The Schlage Camelot 619 is the third Smart Lock that I’ve reviewed. It is a Z-Wave based lock, which I installed and have been using in our “dream home” – aka our Smart Home project – for the past 7 months. It is a direct competitor of the last smart I reviewed; the Kwikset SmartCode 914, which is also a Z-Wave lock. In most ways, they are very similar, with only a few noteworthy differences in operation, and others in design of the keying, and locking mechanisms themselves. The variation of the Schlage Camelot series I have is model number BE469NX. That’s important as we will also mention the BE479NX version in this review.
Overall, the Schlage has worked very well, no surprises. Of course, we punch in a code when opening the door from the outside, but we also have automated it, so, for example, every evening between 8pm and 9pm I have the lock scheduled to automatically lock. Of course there are evenings when people are coming and going, so being somewhat clever, I also have the lock programmed to lock again around 11:30pm, just in case the door has been opened since 8:30, and no one thought to re-lock it.
In the course of this review, we’ll discuss:
- Setting up codes
- General capabilities
- Setting it up with a Z-Wave hub (I am currently using the SmartThings Hub).
- Functional capabilities (i.e. what it can do in conjunction with the SmartThings, but note that each hub may be a bit different – I’ll provide a cautionary tale about the Kwikset and the Nexia Hub I used at the time)
- Summary and Analysis
- Pros and Cons
Schlage Camelot 619 Overview
This Schlage lock is typically large, as are most smart locks. In part, this is due to needing battery power, so, for example, both the Camelot 619, and Kwikset 916 each run on four AA batteries. And of course, they are larger because of the motor inside needed to lock and unlock.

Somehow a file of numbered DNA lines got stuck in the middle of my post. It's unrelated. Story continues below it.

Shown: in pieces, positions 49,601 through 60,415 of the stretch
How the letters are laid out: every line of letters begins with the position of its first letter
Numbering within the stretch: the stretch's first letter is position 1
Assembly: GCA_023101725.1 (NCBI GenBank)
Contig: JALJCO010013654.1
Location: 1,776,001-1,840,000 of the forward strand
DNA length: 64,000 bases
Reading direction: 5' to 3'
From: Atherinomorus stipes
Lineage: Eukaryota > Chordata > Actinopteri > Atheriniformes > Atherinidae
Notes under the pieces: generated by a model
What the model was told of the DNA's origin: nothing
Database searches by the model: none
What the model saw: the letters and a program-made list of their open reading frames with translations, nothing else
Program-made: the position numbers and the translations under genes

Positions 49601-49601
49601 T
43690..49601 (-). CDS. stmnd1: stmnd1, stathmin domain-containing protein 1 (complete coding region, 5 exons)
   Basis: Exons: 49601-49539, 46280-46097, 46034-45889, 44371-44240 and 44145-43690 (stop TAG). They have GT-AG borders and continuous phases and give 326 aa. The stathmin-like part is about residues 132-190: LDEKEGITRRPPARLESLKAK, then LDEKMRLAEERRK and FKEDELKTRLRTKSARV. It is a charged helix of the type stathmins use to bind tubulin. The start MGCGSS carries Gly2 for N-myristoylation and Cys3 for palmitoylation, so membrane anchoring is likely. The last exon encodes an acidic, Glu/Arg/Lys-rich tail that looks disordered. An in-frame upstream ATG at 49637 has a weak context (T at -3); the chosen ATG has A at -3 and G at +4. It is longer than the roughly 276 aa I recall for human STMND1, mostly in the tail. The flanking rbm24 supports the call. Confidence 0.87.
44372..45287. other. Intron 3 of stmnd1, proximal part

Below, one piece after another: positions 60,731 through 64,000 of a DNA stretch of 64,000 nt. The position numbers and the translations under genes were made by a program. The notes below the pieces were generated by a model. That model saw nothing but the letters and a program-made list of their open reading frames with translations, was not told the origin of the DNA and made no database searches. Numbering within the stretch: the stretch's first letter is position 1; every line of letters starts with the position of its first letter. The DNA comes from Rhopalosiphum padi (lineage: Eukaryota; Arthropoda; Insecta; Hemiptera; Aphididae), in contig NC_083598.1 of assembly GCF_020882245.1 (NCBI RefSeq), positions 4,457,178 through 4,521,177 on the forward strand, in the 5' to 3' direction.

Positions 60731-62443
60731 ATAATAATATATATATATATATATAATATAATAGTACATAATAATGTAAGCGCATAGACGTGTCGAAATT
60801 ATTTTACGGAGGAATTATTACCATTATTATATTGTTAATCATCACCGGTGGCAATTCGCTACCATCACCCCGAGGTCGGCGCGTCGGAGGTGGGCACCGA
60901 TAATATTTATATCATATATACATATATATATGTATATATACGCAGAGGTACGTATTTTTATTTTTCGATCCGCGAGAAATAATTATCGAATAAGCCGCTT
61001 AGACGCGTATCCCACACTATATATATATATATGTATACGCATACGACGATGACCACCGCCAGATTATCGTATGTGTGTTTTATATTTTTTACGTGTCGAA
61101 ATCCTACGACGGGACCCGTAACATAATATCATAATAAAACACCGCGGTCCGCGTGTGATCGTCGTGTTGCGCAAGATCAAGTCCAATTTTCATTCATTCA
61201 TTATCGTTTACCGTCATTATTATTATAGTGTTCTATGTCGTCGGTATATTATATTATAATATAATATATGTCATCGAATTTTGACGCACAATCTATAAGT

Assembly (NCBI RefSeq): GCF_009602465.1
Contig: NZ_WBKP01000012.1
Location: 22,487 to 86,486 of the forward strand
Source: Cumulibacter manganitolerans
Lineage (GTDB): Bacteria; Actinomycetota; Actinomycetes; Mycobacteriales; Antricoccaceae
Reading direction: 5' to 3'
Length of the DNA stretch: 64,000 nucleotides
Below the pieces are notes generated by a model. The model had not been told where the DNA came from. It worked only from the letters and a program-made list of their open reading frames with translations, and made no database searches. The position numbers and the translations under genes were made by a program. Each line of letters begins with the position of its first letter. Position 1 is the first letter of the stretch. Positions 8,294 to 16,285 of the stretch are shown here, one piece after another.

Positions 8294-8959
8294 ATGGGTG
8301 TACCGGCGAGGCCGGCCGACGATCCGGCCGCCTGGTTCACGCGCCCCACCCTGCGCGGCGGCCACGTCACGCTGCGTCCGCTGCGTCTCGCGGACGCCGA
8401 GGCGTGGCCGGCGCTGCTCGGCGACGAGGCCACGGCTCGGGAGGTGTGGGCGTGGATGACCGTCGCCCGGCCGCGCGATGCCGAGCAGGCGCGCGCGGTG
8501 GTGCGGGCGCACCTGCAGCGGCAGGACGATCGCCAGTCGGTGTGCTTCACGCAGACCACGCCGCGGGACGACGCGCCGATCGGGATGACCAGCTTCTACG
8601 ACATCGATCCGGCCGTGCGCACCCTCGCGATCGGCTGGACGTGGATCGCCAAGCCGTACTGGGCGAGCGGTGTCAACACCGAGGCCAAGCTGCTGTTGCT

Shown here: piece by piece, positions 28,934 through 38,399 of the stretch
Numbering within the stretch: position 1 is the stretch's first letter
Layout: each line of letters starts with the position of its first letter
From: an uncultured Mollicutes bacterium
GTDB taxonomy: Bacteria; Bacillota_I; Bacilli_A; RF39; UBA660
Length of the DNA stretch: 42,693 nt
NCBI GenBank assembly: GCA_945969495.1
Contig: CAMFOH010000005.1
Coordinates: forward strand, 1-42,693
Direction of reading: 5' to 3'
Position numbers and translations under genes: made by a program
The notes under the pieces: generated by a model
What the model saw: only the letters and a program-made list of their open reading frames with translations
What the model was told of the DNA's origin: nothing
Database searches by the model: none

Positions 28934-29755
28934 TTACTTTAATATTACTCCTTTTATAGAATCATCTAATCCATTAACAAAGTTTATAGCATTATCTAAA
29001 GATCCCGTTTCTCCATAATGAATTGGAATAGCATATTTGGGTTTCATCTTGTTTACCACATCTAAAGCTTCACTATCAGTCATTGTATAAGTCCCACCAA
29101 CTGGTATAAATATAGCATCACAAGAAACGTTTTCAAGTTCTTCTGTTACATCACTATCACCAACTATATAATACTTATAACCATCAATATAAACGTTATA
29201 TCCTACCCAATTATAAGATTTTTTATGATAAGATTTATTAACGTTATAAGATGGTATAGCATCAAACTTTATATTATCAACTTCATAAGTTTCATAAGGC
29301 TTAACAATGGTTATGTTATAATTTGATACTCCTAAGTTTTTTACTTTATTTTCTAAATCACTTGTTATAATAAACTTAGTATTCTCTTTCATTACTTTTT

BTW, it seems like both locks get about 1 year off their batteries (I thought I’m mention that now since it relates. Note, I live in moderate weather southern California, so in cold climates I assume batteries will have to be changed more often.
It comes with one standard house key, and of course it can be locked and unlocked by both keypad, the inside the house side of the lock, or by app. Schlage treats the key as a backup, rather than suggesting it as a normal 3rd alternative for locking and unlocking of your door.
It is described as an ANSI Grade 1 lock (which the Schlage site says is the highest standard for residential locks). It has a pick shield to discourage lock picking, and has a built in alarm that can be programmed, or it can just go off if the lock is forced.
And, the touchscreen is a matte surface designed to not allow lifting of fingerprints, (or figuring out which buttons are pressed often).
And I will mention once again, this is a Z-wave lock, so it does not have it’s own app, rather it is controlled by the app of your Z-wave hub.
BTW that’s where things get interesting when you are comparing locks. It’s often not which lock has the most capabilities, but which features you are allowed to use, by the hub’s app. More later on that.
When it comes to programming codes, this Schlage lock allows up to 30 separate codes. Sounds like a whole lot, but we’ll discuss what you can do with them.
Warranty is lifetime on the lock mechanisms and finish (excluding normal wear to the finish, and aging. The electronics is warrantied for one year parts and labor. As you would expect, they do not cover the costs of removal for repair or reinstallation. Schlage will repair or replace at its discretion. That seems like a most reasonable warranty to me.